In preparation for the Sandia Wind Turbine Blade Workshop, Sandia structural engineer Todd Griffiths sat down with me for a preview of his presentation and others. He tells of four important areas for Sandia’s wind effort. One is the active or smart blade, a blade that can react to changing wind conditions. As you can imagine, the wind at the top of the rotor sweep can differ from the wind at the bottom in speed and direction. A blade with active surfaces could make adjustments that would not need a pitch change and hence, lighten the torsional loads to the gearbox and generator. A second area is a test center in Lubbock, Texas that will examine the effects of rotor wakes on downwind turbines. Another area is the quest for the 100-m blade. Can one be made to last 20 years? If so, it could vastly improve energy capture for 10 MW (my guess) turbines. And lastly, return of the vertical axis wind turbine. For large turbines, in the 10 MW and more range, a VAWT might make more sense. It would need a much shorter tower and putting all mechanicals at the base makes sense as the wind industry struggles with an apparent 10-MW limit to conventional turbines.
A tour of some of the Sandia facilities, arranged for me by pr staffer Stephanie Holinka, was conducted by Dr. Jonathan White, Sensing Technologies and Testing Lead Wind Energy Technologies. The goal of the lab, says White, is to tackle big problems that universities or companies could not afford, and follow it through from a feasibility study, to simulation, construction, and test, and then disseminate a report on it. The Smart Blade or one with active surfaces, is one such program. The program is about half way through with a set of smart blades spinning at a Texas test facility.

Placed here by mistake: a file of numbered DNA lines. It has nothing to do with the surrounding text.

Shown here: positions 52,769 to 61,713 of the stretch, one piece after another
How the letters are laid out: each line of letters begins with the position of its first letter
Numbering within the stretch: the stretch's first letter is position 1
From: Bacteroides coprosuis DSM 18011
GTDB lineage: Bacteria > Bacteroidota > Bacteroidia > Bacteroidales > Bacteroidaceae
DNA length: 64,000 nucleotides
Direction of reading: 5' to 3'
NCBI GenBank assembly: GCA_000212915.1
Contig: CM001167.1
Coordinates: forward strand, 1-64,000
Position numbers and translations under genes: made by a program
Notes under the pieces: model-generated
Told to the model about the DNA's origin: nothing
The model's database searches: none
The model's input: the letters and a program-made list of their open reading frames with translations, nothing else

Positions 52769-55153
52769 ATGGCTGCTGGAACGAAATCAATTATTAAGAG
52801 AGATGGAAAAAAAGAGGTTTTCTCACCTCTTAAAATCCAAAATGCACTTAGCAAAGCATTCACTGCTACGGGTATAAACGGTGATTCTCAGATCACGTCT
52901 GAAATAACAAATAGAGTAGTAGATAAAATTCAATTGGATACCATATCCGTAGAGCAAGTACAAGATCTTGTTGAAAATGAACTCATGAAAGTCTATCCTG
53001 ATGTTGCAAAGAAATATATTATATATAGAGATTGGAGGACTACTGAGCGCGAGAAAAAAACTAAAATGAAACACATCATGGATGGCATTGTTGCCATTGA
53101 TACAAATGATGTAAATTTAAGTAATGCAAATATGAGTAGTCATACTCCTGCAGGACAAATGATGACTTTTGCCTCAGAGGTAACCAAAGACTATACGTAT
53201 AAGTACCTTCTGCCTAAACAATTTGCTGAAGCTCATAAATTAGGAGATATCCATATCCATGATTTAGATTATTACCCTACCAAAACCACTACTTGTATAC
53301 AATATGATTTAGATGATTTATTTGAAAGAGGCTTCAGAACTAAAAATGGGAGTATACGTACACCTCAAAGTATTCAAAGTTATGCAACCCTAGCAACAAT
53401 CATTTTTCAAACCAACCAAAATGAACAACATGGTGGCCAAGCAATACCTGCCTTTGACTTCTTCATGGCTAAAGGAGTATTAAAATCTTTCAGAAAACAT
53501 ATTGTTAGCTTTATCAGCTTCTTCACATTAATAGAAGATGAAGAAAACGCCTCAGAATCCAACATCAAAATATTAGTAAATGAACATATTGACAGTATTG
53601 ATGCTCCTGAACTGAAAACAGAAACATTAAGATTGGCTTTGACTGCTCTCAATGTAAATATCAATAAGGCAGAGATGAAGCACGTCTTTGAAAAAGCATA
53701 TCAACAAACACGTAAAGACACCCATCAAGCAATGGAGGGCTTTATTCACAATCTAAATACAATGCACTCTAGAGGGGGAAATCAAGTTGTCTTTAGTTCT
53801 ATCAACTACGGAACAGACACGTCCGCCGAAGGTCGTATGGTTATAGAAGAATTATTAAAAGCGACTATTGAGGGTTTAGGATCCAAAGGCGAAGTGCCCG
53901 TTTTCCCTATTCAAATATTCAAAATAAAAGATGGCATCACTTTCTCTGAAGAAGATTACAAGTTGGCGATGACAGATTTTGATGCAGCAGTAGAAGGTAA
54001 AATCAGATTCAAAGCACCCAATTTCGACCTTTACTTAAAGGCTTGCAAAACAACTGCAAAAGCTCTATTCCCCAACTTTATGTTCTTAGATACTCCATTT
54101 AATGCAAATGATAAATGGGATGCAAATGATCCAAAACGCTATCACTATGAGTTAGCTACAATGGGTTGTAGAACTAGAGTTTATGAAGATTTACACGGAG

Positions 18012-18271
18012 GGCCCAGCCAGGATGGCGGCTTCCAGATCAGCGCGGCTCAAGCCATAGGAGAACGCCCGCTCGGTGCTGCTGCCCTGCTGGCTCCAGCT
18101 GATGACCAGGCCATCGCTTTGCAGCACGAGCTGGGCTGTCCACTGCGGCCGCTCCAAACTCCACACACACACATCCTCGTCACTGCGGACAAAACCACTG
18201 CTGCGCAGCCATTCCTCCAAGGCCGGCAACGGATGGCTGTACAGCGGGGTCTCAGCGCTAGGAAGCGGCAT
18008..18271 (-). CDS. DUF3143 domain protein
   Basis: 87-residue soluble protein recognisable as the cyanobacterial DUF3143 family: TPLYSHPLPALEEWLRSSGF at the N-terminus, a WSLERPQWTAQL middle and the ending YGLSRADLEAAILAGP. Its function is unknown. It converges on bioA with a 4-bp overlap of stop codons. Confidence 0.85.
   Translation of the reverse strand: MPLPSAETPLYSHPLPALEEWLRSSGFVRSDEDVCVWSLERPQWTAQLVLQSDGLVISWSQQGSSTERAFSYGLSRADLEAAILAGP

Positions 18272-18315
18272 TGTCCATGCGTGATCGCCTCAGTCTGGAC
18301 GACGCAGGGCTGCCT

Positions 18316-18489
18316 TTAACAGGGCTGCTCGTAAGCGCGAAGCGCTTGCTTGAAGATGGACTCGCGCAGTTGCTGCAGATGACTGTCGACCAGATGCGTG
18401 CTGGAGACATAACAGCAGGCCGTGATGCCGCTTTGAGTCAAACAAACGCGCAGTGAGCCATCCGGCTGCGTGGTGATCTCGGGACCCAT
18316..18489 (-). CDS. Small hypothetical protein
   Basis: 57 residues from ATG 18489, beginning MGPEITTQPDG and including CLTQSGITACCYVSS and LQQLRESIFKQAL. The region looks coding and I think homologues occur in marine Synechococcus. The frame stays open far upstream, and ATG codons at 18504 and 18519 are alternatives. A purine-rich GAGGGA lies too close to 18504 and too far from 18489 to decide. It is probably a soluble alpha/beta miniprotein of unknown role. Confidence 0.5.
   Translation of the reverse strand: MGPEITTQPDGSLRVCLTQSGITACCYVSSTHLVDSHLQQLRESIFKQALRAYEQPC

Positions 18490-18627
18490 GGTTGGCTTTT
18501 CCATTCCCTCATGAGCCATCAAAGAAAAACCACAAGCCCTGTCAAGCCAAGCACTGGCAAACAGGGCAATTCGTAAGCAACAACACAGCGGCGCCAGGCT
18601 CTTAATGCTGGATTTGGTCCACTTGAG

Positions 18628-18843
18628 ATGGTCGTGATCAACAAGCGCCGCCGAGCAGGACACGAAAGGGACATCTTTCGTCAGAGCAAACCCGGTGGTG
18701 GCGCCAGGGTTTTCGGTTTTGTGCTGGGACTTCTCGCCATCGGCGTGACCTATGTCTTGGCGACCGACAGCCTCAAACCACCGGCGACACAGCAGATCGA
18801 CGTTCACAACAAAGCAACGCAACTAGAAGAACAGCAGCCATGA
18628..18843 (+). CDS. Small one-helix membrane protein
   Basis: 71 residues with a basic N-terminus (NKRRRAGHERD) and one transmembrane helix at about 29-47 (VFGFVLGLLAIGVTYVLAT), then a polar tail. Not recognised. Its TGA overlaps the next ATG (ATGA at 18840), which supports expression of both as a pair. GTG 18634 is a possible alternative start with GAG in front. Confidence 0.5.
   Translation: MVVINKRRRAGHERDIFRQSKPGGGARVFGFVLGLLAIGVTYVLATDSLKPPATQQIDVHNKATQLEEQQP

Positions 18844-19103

Blade research consumes a good part of the wind lab with experiments with new materials and sensors. White says that before a new blade is ready to fly, the lab invites strain-gage companies to put their products on the blade for tests.
A recent endeavor of the lab is to collect and analyze SCADA data from about 2% of the U.S. fleet of turbines. The Lab will look for maintenance and performance trends among equally sized turbines and report on which farms and size of turbines are performing well and which are less so. “However, we don’t want the program to make us the Consumer Reports of wind turbines,” says White. The reference is to the magazine that rates the perceived quality of consumer goods.
The Blade Workshop starts tomorrow with three days of what appear three days of stimulating discussions. Watch our Twitter feed, @Windpower_Eng for updates from the presentations.
Editor, Windpower Engineering & Development